Women are more than victims: they are peacemakersDecember 29, 2015
By: Janine Aguilera, Identity and Discrimination Unit Intern
Rape and sexual violence against women have been used as a tactic of war in Colombia since the beginnings of the armed conflict, more than 50 years.
Colombian women have been systematically raped or sexually assaulted for variety of purposes, including intimidation, humiliation, forced-displacement, extracting information, and rewarding soldiers. Rape and sexual violence have been also used as a strategy to assert social control, and a weapon against women’s rights defenders who raise their voices in support of land restitution.
According to the Sole Victim’s Registry of Colombia (Registro Único de Víctimas), within the context of war, 50% of the 7,512,561 victims of conflict-related crimes have been women. The National Institute of Legal Medicine and Forensic Sciences (Instituto Nacional de Medicina Legal y Ciencias Forenses, INMLCF) has documented 51,600 women victims of sexual violence during the last three years, though actual numbers are certainly much higher since, according to the “The Five Keys” (Las Cinco Claves) an alliance of women’s rights organizations in Colombia, the high level of impunity for these crimes has led a widespread under-reporting among the victims with an estimated 80% not reporting the crime.
Rape and sexual violence are crimes of war and crimes against humanity recognized by the International Criminal Court Statute of 1998. The United Nations Security Council has also recognized that rape as a weapon of war can be a threat to the international security.
Women are the most likely victims of such crimes, but—importantly—they are also critical actors in preventing such violence and establishing peace.
The UN Security Council reaffirmed the important role of women in the prevention and resolution of conflicts and in peace-building in Resolution 1325, which emphasizes the importance of women’s equal participation and full involvement in all efforts for the maintenance and promotion of peace and security, and the need to increase women’s role in decision-making with regard to conflict prevention and resolution.
Yet despite international efforts to promote women’s participation in making peace, the peace talks between the Colombian government and the Revolutionary Armed Forces of Colombia (FARC), which began three years ago in Cuba, have not fully taken into account the participation of those who are disproportionately and uniquely affected by the conflict: women.
Recently, the FARC and the government signed agreement on transitional justice; it’s a hopeful first step, but it has raised concern amongst human rights activists that not all human rights abusers will face justice—including those who may be guilty of rape and assault against women during conflict.
Though women are 50% of victims of war, and 51% of the population, women only make up 37% of the current representatives of the government in the peace talks and 43% of the current representatives of the FARC.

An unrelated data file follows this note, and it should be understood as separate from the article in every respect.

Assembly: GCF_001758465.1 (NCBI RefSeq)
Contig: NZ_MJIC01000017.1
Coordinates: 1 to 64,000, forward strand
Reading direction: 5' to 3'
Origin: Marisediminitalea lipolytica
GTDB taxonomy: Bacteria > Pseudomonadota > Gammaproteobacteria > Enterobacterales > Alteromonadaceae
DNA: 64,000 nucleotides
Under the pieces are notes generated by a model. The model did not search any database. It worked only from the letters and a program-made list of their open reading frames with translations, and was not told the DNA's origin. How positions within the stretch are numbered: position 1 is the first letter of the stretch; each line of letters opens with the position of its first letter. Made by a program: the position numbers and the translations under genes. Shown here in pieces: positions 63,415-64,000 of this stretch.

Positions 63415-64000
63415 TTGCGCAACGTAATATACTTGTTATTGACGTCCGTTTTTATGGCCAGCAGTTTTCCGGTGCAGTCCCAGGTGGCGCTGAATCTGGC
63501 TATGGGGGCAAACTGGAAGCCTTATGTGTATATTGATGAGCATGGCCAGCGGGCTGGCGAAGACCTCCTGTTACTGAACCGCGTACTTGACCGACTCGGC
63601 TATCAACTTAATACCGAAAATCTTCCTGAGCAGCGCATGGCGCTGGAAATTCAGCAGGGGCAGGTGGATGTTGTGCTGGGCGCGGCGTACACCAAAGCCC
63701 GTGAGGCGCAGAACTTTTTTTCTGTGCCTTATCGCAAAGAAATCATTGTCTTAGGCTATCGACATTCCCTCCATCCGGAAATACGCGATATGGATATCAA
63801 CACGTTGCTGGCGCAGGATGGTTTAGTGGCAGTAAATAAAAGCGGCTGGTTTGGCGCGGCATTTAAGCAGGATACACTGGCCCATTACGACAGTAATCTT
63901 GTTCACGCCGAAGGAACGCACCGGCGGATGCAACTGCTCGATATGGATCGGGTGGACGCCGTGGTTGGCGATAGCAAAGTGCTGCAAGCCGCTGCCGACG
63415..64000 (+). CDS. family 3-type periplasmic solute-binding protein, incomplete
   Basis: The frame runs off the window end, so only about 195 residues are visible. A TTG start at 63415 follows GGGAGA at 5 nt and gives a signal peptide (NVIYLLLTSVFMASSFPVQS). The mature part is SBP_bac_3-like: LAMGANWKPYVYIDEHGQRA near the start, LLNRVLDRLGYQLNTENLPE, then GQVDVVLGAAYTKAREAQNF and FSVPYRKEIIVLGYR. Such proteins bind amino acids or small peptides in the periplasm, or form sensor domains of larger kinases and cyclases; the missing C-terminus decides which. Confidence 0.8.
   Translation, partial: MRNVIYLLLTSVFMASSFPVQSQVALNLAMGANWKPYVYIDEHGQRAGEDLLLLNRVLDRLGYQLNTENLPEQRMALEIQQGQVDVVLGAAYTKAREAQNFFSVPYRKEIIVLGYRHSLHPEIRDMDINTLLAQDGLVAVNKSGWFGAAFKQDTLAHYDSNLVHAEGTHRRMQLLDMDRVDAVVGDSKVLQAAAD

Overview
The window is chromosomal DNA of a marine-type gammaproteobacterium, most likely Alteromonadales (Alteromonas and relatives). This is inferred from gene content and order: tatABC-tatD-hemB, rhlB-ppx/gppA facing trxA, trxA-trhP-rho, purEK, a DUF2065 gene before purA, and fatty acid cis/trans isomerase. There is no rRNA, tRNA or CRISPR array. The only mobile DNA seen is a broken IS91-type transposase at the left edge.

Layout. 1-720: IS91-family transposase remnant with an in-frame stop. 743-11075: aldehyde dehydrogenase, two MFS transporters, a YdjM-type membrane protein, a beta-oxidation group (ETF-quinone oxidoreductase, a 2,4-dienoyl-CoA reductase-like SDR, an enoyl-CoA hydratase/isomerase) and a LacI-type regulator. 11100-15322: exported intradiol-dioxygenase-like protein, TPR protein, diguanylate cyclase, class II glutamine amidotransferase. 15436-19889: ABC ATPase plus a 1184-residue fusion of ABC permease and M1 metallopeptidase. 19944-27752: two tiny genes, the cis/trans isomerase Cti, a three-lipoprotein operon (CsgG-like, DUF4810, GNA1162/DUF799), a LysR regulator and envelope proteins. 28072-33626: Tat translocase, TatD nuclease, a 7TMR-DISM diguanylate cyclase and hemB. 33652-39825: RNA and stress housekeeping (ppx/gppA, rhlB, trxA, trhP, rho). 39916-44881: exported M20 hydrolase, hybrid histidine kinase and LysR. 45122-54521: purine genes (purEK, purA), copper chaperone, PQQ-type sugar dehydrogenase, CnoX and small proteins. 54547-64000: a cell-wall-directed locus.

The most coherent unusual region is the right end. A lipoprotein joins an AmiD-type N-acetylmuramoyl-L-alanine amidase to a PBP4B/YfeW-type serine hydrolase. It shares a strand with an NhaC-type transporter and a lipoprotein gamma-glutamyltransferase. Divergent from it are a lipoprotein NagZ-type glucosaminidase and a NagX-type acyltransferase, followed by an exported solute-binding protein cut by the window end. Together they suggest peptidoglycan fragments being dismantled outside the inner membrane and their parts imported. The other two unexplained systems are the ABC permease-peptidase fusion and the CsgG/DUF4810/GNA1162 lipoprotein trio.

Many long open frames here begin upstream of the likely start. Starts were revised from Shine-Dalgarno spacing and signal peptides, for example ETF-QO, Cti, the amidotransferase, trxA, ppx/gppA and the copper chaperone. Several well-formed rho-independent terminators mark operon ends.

Furthermore, only 28% of the 3,576 proposals for peace that the civil society has sent to the table of negotiations have been made by women.
In 2014, after two years of decision making on political participation, victims, anti-drug policy, and land reform, the table of peace negotiations decided to create a Gender Sub Commission composed of women representatives from the FARC-EP as well as the government. Yet its participation has been limited “to make recommendations” on gender issues in order to help the final agreement achieve a fair approach—women must be given more than an advisory role in these talks.
Without strong and full inclusion of women in this process, we risk these talks and any agreements from these talks not adequately representing women or recognizing the specific trauma experienced by women during this conflict. Agreements that do not take women’s voices and experiences into account could result in the tacit acceptance of rape and other forms of sexual violence as an unavoidable part of war and perpetrators who may go unpunished for their crimes against women. Any talks must fully recognize the violence perpetuated against women during conflict—including rape—and must hold perpetrators fully accountable. What’s more, the physical and mental health services necessary for women to move forward with their lives must be central to any solutions, as must services for male ex-combatants to ensure that violence from the conflict does not continue in homes and communities.
Women are influential peace-builders. In Colombia, women have been a target of war for half of a century, they account for more than half of the population, and they have been uniquely adversely affected by armed conflict. As such, more than being heard as one of the groups of victims, women should be full participants in the peace talks to ensure that their issues are correctly addressed during this critical time of change so that they can help to create a lasting and equitable peace, deeply-rooted in respect for all people’s human rights.